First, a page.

A selection of savvy observations on urban ecology from one of the Midwest's foremost authorities on the subject, Hunting for Frogs on Elston collects the best of naturalist Jerry Sullivan's weekly Field & Street columns, originally published in the Chicago Reader. Engaging, opinionated, inspiring, and occasionally irreverent, Hunting for Frogs on Elston pays tribute to Chicago's natural history while celebrating one of its greatest champions.
Published in association with the Chicago Wilderness coalition, Hunting for Frogs on Elston comprehensively chronicles Chicagoland's unique urban ecology, from its indigenous prairie and oft-delayed seasons to its urban coyotes and passenger pigeons. In witty, informed prose, Sullivan evokes his adventures netting dog-faced butterflies, hunting rattlesnakes, and watching fireflies mate. Inspired by regional flora and fauna, Sullivan ventures throughout the metropolis and its environs in search of sludge worms, gyrfalcons, and wild onions. In reporting his findings to otherwise oblivious urbanites, Sullivan endeavors to make "alienated, atomized, postmodern people feel at home, connected to something beyond ourselves."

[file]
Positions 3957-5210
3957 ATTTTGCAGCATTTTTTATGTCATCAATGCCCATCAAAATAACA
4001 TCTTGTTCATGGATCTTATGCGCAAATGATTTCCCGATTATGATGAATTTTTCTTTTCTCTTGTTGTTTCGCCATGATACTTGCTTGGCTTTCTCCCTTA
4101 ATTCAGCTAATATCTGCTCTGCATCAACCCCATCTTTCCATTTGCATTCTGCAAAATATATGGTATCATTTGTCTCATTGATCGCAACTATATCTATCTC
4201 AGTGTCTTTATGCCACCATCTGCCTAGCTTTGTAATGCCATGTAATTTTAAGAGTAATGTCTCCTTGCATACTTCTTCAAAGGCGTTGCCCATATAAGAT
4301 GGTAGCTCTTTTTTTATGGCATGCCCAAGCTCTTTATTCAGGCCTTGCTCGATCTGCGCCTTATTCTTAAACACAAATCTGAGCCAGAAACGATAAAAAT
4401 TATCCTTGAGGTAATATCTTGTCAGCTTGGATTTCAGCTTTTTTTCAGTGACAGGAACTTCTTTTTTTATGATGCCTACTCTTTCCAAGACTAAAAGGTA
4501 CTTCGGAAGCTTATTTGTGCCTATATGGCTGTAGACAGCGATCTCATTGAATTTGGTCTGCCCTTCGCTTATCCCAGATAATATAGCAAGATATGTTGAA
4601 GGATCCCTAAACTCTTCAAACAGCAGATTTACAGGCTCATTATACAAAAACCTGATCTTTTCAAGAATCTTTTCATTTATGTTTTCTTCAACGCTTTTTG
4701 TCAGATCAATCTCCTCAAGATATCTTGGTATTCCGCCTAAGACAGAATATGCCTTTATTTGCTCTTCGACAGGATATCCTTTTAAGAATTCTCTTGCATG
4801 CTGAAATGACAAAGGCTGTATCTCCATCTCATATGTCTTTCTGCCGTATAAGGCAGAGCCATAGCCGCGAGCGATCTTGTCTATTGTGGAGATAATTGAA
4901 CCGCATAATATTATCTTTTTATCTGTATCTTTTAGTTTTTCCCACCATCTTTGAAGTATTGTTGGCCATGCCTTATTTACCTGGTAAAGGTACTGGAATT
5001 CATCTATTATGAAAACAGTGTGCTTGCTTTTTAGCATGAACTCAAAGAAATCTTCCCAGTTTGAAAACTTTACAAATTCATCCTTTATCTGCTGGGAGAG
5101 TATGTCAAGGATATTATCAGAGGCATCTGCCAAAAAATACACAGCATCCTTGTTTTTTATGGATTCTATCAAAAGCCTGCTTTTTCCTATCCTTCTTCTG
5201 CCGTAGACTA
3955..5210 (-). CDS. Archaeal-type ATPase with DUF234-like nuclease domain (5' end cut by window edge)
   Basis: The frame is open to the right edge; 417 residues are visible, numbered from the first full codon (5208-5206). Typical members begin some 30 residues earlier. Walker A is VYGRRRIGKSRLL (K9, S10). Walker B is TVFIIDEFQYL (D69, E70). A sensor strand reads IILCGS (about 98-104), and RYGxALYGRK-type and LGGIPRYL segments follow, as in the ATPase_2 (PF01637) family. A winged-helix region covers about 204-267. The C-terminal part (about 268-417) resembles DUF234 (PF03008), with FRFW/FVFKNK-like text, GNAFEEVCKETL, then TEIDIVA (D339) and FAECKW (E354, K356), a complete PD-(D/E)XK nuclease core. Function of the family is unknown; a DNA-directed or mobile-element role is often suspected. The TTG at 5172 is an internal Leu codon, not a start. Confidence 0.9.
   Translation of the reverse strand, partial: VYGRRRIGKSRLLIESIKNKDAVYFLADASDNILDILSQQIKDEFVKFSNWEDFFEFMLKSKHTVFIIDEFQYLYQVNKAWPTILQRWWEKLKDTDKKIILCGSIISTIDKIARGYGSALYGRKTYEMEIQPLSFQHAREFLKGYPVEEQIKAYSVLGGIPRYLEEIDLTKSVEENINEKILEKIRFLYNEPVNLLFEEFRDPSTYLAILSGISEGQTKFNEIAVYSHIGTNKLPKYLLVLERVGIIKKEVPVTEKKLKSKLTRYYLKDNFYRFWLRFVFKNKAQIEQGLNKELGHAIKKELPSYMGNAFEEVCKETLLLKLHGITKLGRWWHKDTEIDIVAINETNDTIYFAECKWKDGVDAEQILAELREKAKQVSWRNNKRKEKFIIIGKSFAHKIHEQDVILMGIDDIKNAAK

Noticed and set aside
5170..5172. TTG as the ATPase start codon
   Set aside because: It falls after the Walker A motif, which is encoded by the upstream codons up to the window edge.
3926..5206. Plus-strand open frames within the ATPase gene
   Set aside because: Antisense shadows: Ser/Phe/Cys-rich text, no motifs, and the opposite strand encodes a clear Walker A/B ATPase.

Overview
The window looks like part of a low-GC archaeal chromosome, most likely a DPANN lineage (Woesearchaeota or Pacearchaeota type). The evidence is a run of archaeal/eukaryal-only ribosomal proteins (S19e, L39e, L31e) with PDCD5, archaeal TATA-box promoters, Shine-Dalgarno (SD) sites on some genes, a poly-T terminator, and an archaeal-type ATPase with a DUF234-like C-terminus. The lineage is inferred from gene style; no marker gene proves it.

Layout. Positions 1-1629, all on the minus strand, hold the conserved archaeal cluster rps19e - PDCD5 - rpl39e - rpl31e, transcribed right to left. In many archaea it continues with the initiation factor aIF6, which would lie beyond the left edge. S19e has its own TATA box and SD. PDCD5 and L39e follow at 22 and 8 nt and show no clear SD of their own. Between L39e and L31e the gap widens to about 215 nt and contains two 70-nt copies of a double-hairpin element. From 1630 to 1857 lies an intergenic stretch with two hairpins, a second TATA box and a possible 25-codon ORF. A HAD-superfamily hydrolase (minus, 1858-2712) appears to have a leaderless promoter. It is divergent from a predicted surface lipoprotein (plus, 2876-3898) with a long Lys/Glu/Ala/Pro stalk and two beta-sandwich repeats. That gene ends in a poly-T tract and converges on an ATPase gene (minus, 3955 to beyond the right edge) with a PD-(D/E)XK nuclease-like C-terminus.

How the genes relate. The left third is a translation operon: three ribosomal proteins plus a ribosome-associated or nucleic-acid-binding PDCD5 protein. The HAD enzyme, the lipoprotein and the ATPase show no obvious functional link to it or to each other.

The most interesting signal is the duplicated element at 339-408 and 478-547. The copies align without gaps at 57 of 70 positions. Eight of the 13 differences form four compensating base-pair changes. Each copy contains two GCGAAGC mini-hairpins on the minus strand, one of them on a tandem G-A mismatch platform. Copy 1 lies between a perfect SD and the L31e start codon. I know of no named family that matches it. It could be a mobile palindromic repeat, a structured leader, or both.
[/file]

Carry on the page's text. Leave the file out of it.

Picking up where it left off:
In the sprawling Chicagoland region, where an urban ecosystem teeming with remarkable life evolves between skyscrapers and train tracks, no writer chronicled the delicate balance of nature and industry more vividly than Jerry Sullivan. An homage to the urban ecology Sullivan loved so dearly, Hunting for Frogs on Elston is his fitting legacy as well as a lasting gift to the urban naturalist in us all.
Jerry Sullivan (1938-2000) was a career naturalist and journalist best known for his column Field & Street, which appeared weekly in the Chicago Reader. He also served as associate director for land management with the Forest Preserve District of Cook County until his death.